Pet Shop Boys fourth album Behaviour was released in October 1990 but I did not pick up the original release until the mid-90s. By then BritPop was in full swing and it was all “lager lager lager”. The mature electronic songs of betrayal that Neil Tennant and Chris Lowe presented here seemed out of step with other pop music when I bought it the first time around. Co-Produced by Harold Faltermeyer, this was the release I was most interested in for the Further Listening series to see what I missed the first time around.
The first disc presents the remastered version of the original album with most of the songs touching on love but from different angles. “To Face The Truth” is an excellent album track with genuinely moving lyrics. “You know it hurts me when you lie, sometimes it even makes me cry, cause I’m so in love with you”. “When we fall in love there’s confusion” is the excellent chorus in “This Must be the Place I waited Years to Leave”. “The End of the World” downplays romantic quarrels over a crisp drum beat.
The songs that pulled from here for the Discography Complete Singles Collection released in 1991 are the best tracks and a step up from the Introspective album singles that precedes them. “So Hard” is one of Pet Shop Boys hardest driving songs as two lovers fight over whether one has started smoking again. Mostly just percussion during the verses, the synths get expansive for a few seconds when Tennant sings “tell me why, don’t we try?” “Jealousy” was one of the first tracks the duo wrote back in 1982 and features a devastating chorus as one person sits and waits up for his/her partner to come back home again. The true centerpiece of the album is first song, “Being Boring”. Barely scraping into the UK top 20 at the time, it has been a firm fan favourite ever since including for this writer who used in a poetry assignment in grade 11. Updating the nostalgia of The Beatles’ “In My Life” for the HIV epidemic era, the lyrics of “all the people that I was kissing, some are here and some are missing” are particularly heartbreaking.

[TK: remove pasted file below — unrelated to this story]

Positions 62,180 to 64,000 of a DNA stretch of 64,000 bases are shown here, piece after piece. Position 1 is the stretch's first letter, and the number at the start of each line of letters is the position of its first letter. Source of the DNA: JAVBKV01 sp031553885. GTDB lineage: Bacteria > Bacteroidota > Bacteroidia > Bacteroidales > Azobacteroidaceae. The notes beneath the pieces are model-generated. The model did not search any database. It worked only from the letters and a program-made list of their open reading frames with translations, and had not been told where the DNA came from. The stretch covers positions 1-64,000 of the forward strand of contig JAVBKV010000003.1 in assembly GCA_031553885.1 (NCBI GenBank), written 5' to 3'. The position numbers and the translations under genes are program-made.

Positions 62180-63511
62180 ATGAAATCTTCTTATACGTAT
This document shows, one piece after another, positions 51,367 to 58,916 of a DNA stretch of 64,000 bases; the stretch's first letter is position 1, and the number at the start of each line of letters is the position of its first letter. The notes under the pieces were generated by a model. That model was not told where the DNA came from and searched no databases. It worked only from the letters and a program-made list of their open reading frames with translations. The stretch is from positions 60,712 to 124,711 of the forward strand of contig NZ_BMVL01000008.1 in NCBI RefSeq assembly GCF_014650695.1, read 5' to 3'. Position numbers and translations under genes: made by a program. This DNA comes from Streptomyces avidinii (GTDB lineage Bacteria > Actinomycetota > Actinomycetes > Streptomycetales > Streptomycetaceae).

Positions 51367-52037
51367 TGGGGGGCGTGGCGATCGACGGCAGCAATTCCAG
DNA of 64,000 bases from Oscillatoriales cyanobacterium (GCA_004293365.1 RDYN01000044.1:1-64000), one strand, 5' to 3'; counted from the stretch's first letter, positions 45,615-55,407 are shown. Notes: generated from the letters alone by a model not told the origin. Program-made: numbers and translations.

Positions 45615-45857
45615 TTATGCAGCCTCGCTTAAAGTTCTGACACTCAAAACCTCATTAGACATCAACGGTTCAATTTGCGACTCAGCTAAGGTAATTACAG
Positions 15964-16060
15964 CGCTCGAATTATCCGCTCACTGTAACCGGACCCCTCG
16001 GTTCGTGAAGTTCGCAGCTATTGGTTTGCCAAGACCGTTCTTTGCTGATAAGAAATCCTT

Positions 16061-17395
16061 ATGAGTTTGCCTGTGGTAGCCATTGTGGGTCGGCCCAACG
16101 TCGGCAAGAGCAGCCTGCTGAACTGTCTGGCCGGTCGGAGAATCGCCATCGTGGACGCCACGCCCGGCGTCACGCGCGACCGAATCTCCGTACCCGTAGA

As with other releases in the Further Listening re-releases the second disc is devoted to different mixes of the hits and corresponding B-sides. For Behaviour, the second disc often outshines the original album by extending “Being Boring” to nearly 11 minutes and adding a new middle section to “So Hard”. Sweeping strings and a Beatlesque trumpet announce the beginning of “Jealousy” before it goes into the more familiar track. Also included is the 1991 cover of U2’s “Where The Streets Have No Name (I Can’t Take My Eyes Off Of You)” that amps up the tension by extending the beginning of the track.
The Morrissey baiting “Miserablism” was to be put on the original album but wrongly held off as it would have been one of the better album tracks and act as a perfect foil after “So Hard”. “Bet She’s Not Your Girlfriend” could have been a single and would have been a floor filler at clubs in the early 90s. Two versions of “DJ Culture” appear at the end as does the 12” version of “Was It Worth It” both of which made their debut on Discography. The latter fairs better but two versions of “DJ Culture” is not needed. Better is the throbbing bassline in the Chris Lowe sung/talked “We All Feel Better In the Dark (Extended Mix)”.
Going back and reevaluating Behaviour to discover some very good album tracks is the great thing about these types of re-releases. The Further Listening disc is the best one released thus far in the series and is at times a more engaging listen than the actual album. The B-sides are superb and the extended versions mostly improve but never takeaway from the originals. This was another fine release for Tennant/Lowe.
Behaviour – 8.5/10
Further Listening – 9/10